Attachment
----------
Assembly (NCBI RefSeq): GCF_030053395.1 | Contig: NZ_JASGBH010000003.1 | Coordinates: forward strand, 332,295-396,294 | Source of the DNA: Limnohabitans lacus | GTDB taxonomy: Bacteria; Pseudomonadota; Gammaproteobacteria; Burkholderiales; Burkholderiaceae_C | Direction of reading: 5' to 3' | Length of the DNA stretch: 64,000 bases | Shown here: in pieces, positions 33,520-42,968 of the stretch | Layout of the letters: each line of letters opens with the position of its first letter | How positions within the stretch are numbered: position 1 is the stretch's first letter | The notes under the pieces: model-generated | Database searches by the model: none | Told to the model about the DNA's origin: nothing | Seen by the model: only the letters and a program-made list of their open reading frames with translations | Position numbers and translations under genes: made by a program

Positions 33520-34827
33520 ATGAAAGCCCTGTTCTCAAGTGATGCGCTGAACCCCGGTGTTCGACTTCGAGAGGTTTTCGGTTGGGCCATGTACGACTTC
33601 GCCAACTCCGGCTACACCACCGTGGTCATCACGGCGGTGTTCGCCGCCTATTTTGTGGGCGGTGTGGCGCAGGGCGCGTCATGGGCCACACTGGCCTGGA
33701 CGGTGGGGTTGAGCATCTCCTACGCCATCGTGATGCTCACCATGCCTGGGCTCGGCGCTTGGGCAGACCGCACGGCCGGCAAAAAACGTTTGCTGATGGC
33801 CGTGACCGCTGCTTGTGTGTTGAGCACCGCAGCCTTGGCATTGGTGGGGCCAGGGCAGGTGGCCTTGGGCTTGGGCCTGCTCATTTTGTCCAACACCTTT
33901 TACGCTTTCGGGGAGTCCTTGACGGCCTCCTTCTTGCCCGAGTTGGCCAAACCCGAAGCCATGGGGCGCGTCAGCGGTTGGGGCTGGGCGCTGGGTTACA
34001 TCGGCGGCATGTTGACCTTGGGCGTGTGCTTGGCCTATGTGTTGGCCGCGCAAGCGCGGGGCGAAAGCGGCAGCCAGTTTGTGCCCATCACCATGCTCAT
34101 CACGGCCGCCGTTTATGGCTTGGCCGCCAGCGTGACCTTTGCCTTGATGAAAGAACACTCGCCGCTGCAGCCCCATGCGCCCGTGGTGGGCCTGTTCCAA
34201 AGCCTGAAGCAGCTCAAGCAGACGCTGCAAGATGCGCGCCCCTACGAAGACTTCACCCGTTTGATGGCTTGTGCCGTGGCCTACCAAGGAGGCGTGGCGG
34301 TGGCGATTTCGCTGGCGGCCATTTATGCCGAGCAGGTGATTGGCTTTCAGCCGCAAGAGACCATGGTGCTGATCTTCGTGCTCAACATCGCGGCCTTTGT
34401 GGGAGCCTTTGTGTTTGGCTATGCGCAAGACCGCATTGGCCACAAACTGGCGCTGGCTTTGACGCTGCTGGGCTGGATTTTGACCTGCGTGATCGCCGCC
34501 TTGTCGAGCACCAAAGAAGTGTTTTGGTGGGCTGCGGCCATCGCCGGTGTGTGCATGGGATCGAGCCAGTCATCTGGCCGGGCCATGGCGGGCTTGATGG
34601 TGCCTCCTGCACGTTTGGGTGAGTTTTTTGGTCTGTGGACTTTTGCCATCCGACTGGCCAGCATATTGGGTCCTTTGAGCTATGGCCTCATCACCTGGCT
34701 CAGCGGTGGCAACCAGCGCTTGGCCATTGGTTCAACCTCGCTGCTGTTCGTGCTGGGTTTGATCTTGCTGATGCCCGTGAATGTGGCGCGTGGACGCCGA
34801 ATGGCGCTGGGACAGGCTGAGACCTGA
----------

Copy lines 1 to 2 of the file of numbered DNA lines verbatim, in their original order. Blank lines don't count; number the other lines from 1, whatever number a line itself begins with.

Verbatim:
Assembly (NCBI RefSeq): GCF_030053395.1 | Contig: NZ_JASGBH010000003.1 | Coordinates: forward strand, 332,295-396,294 | Source of the DNA: Limnohabitans lacus | GTDB taxonomy: Bacteria; Pseudomonadota; Gammaproteobacteria; Burkholderiales; Burkholderiaceae_C | Direction of reading: 5' to 3' | Length of the DNA stretch: 64,000 bases | Shown here: in pieces, positions 33,520-42,968 of the stretch | Layout of the letters: each line of letters opens with the position of its first letter | How positions within the stretch are numbered: position 1 is the stretch's first letter | The notes under the pieces: model-generated | Database searches by the model: none | Told to the model about the DNA's origin: nothing | Seen by the model: only the letters and a program-made list of their open reading frames with translations | Position numbers and translations under genes: made by a program

Positions 33520-34827